When faculty adopt low-cost digital options like inclusive access or alternative content, it serves the official school bookstore. Even if it doesn’t boost overall revenues, students are more likely to purchase the lower-priced texts on time. When students have required materials, their grades improve, retention increases and the school reaps the reward of a reliable revenue stream. There’s only one problem: too many faculty members aren’t aware of digital options. That places the onus on administrators to educate teachers.
A 2016 study from the Babson Research Group showed that just over 25% of faculty are aware of open educational resources. A full 58% have no knowledge of free content at all. If they haven’t heard of OER — a hot topic in academic news — then they’re probably even less familiar with alternative content and inclusive access.
Understanding how faculty experience ill-prepared students will help you start an empathetic conversation that piques their interest in digital options. If you’re on a committee involved with course material initiatives, you can use this input to guide your dialogue about cost-effective digital possibilities.
Excuses, excuses: The faculty experience
Planning a class involves much more than writing a syllabus and calendar. You also have to be ready for the students who will arrive unprepared. My early teaching years involved no end of frustrations that stemmed from earnestly prepping a class discussion based on shared reading, only to discover that a full one-third of the students had no idea what I was talking about.
A flurry of excuses arrives on important deadline days via multiple channels: email, in class, in the office. Sometimes scrawled notes are slipped under the door. A big part of teaching involves ferreting out the bad excuses from the good. Some students benefit from counseling; others deserve second chances. The remainder have to experience failure. Over time, I learned to manage; the process of teaching and grading became more streamlined. But, no matter how carefully I planned, I never taught a class that didn’t feature a host of interruptions and adjustments.
Some teachers create hard-and-fast deadlines, but, like many, I’ve always found there are solid exceptions to any rule. Sure, bad excuses abound. I didn’t know it was due. I had a fraternity function. What’s the paper about again? Teachers usually include deadline reminders in class and online. If students don’t experience consequences for lack of investment in school learning, what will they do when they enter the workforce? That’s no way to hang on to a job. So, no matter how they plead, it’s important to be firm in these circumstances.
On the other hand, there are good justifications for leniency. Students often have excellent — and heartbreaking — reasons for missing deadlines: a death in the family, a struggle with depression or another illness. Sometimes students break down emotionally from the pressure during midterms or finals. This can happen with nontraditional, first-generation students, who are inclined to pile on an excessive workloads early in their academic careers. They want so badly to prove to themselves and others that they can hack it. Or, maybe they have a full-time job and children at home.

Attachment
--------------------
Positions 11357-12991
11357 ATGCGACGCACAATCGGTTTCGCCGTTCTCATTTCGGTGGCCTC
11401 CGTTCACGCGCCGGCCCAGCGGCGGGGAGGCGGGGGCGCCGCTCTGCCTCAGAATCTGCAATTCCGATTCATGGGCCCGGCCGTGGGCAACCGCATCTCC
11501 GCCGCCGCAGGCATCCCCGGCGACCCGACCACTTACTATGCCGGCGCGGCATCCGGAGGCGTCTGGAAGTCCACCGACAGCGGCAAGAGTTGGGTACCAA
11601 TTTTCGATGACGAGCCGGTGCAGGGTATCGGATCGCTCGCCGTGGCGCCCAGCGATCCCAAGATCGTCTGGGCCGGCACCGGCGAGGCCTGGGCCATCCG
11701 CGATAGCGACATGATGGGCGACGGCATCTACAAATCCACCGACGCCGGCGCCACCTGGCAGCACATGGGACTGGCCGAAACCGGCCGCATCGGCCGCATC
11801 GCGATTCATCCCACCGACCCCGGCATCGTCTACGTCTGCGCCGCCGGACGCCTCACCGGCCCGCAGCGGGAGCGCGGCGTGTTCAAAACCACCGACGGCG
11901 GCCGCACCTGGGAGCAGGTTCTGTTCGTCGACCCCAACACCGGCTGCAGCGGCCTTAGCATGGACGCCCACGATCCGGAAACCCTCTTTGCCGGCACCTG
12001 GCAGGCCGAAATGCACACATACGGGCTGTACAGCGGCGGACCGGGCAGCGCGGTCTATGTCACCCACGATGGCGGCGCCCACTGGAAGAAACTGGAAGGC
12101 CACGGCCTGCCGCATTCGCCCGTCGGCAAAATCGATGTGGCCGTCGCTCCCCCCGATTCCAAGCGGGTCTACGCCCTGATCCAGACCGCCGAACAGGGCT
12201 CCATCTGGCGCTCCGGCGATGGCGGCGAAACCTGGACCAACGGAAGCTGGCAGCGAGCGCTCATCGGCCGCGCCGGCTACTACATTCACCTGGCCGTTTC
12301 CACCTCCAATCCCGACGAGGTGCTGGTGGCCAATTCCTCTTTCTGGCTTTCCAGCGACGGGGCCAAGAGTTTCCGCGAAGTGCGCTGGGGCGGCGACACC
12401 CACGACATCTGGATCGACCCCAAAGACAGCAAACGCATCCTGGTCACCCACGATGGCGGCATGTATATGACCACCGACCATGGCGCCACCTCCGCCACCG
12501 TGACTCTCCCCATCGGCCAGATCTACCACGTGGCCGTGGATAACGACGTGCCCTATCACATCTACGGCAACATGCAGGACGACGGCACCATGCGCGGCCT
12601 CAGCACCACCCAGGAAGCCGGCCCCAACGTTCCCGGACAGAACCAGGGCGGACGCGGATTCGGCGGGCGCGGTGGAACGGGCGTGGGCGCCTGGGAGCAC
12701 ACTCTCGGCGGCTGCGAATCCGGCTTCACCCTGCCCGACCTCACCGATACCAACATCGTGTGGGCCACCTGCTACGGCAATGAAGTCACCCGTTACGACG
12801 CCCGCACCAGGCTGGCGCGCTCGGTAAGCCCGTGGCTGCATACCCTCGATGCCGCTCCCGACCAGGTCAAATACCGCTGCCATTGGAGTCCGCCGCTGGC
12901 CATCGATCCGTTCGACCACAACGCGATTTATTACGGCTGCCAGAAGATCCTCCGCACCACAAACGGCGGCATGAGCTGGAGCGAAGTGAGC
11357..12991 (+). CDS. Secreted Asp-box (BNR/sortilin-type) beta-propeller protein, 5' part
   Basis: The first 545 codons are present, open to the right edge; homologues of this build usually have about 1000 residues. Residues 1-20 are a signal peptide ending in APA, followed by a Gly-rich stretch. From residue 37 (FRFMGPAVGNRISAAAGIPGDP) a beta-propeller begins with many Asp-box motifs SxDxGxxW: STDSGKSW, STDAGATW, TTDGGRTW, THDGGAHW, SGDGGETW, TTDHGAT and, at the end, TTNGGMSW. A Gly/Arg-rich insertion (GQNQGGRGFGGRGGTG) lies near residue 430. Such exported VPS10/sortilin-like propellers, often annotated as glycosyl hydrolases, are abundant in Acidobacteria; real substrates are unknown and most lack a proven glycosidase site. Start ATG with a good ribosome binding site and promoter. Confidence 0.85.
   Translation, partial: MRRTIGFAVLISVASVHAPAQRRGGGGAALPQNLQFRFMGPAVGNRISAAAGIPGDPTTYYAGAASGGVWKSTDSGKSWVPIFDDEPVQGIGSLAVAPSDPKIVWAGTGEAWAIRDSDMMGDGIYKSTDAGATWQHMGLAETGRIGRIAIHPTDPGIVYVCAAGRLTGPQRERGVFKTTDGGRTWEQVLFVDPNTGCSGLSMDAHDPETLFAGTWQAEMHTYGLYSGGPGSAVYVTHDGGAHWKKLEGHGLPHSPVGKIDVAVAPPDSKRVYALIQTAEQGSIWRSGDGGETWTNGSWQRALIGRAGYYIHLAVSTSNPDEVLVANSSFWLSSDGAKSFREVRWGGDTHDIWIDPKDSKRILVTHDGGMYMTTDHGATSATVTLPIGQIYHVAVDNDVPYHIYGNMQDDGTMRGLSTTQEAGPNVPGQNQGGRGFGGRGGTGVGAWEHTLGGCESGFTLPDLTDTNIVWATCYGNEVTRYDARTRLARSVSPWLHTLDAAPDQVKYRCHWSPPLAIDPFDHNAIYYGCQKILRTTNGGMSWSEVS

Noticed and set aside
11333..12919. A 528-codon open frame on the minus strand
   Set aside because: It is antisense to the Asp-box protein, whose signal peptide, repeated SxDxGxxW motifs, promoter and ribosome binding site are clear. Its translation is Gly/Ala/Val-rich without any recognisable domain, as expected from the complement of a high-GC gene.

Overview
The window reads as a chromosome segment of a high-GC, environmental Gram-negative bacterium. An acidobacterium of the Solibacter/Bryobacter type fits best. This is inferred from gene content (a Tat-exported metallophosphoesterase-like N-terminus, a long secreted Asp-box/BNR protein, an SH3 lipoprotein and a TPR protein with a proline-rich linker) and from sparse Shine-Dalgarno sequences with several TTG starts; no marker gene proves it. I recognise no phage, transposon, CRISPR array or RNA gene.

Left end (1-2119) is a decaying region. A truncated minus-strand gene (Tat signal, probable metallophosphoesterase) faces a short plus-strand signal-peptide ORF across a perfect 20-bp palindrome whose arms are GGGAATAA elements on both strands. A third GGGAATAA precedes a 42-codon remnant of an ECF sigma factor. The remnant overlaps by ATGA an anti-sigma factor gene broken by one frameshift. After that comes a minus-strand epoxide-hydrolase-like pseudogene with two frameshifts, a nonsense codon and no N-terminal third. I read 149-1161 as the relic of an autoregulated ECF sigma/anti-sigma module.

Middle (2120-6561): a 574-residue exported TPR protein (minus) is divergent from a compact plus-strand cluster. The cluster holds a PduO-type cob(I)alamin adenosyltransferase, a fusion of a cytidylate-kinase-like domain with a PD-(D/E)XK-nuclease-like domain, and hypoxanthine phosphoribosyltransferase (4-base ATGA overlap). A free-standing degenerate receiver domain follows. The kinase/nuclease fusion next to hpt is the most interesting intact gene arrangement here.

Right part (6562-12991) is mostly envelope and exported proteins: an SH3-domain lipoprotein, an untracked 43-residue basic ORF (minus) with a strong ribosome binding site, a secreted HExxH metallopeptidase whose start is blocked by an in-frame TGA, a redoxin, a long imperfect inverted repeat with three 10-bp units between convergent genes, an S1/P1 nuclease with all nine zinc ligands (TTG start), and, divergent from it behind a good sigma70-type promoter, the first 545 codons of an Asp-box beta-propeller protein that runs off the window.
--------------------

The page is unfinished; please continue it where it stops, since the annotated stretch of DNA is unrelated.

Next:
When students fail to buy the required course materials on time, the excuses are plentiful. Bad ones go like this: I didn’t know which book to buy (it’s on the syllabus). I didn’t know we were going to use it (again, it’s on the syllabus and there were multiple class announcements). The bookstore doesn’t have it (possible, but doubtful). I’m waiting for the book to come from Amazon (order it earlier or find a reliable source like the campus store).
However, one kind of excuse is sure to strike the heart: I don’t have enough money. I’m waiting to get paid. My financial aid hasn’t come in yet.
If several students have that excuse, chaos ensues. Lectures, homework assignments, even tests must be shuffled. Students who already have the text grow angry, waiting for others to catch up.
When you talk digital options with faculty, let this insight guide your conversation. As a way of opening discussion, you could ask teachers how they manage when students say they can’t afford the required text, or when they simply show up repeatedly without a book (I don’t know many teachers who actually enjoy failing the kids who have no good reason to arrive unprepared). Then take the opportunity to inform them of options that will streamline their workload. In the end, they’re likely to be grateful for your wisdom.